Overall, the report finds that business detection and response plans are not keeping pace with the level and range of threats now facing organisations, with a developing trend of too much being left to chance. It warns that a passive approach to detecting and preventing economic crime is a recipe for disaster.
Pat Moran added: “Only 3% of Irish companies use data analytics to detect fraud. Irish organisations should consider using data analytics, including threat intelligence, more than they are currently doing so. This is an underutilised control method and it has proven to be a very useful preventative method to identify the threat of fraud to an organisation. In addition, there have been significant innovations in fraud detections within the FinTech and cloud space which should also be considered.”
Nearly half (47%) of Irish organisations believe that they will increase their spending to respond to the threat of economic crime in terms of the compliance programmes and resource spend. Within two years, six of the G20 (UK, USA, Italy, France, Canada and Australia) expect cybercrime to be the largest economic crime threat to their organisation.
An organisation’s code of conduct is critical and although 91% of Irish organisations confirmed they had a code of conduct, only 61% said that regular training or advice was in place. The report warns that such perception gaps can create potential vacuums within which unethical activities can arise.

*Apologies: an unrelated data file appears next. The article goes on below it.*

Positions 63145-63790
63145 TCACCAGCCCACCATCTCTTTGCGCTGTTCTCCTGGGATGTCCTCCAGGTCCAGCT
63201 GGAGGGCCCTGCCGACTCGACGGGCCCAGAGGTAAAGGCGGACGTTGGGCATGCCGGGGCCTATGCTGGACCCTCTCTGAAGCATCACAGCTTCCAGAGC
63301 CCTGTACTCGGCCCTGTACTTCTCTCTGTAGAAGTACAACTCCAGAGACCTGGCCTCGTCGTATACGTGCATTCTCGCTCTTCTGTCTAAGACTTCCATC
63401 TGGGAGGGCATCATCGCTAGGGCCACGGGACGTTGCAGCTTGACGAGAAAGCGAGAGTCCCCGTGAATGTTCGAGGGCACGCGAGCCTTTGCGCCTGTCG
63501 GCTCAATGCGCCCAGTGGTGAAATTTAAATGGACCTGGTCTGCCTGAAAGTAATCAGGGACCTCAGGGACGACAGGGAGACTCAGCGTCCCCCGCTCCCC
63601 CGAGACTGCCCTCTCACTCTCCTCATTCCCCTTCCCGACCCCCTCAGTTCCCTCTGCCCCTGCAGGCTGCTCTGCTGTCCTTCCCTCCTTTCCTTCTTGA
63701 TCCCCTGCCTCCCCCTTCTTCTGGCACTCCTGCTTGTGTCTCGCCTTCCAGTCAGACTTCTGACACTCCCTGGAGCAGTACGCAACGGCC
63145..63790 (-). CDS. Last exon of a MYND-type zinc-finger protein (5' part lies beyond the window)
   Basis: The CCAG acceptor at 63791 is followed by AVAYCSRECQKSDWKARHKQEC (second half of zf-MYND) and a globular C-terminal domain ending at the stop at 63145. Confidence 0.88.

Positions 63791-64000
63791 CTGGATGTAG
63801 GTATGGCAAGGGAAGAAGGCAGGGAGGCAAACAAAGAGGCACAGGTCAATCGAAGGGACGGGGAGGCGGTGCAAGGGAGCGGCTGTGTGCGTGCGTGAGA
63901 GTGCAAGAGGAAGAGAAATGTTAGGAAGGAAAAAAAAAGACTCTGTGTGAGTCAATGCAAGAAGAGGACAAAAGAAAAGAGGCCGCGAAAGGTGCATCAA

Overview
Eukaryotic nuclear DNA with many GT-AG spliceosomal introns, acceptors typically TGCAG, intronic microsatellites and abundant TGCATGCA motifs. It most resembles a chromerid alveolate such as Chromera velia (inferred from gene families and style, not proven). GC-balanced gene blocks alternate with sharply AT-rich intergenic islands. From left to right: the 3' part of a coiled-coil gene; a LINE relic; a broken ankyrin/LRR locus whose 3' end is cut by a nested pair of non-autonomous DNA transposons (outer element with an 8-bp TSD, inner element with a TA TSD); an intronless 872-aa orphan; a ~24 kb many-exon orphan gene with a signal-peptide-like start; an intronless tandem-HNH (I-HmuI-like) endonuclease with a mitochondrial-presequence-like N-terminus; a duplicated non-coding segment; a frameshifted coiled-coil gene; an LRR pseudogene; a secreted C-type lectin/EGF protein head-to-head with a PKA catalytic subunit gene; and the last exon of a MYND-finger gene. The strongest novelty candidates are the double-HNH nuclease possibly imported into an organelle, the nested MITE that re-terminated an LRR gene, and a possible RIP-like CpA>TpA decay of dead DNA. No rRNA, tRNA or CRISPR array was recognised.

Declan McDonald, Advisory Partner, PwC Ireland, said: “Often the response to a threat is to improve internal control. However, our report shows that the corporate control environment in Ireland is 17% less effective in detecting and preventing economic crime than it was two years ago. In our experience, organisations are not investing enough in preventing fraud from happening and have a bias towards a focus on remediating incidents after the event than preventing them in the first place. It’s interesting to note the responses to future concerns and risks. With the exception of cybercrime, Irish businesses appear less concerned than our global counterparts about the risks of the other economic crimes surveyed, and in some instances, by a considerable margin.
“In addition to a strong control environment, it’s important that organisations embed a culture of awareness from top to bottom to mitigate the risks of economic crime particularly in circumstances where attacks are becoming more sophisticated.”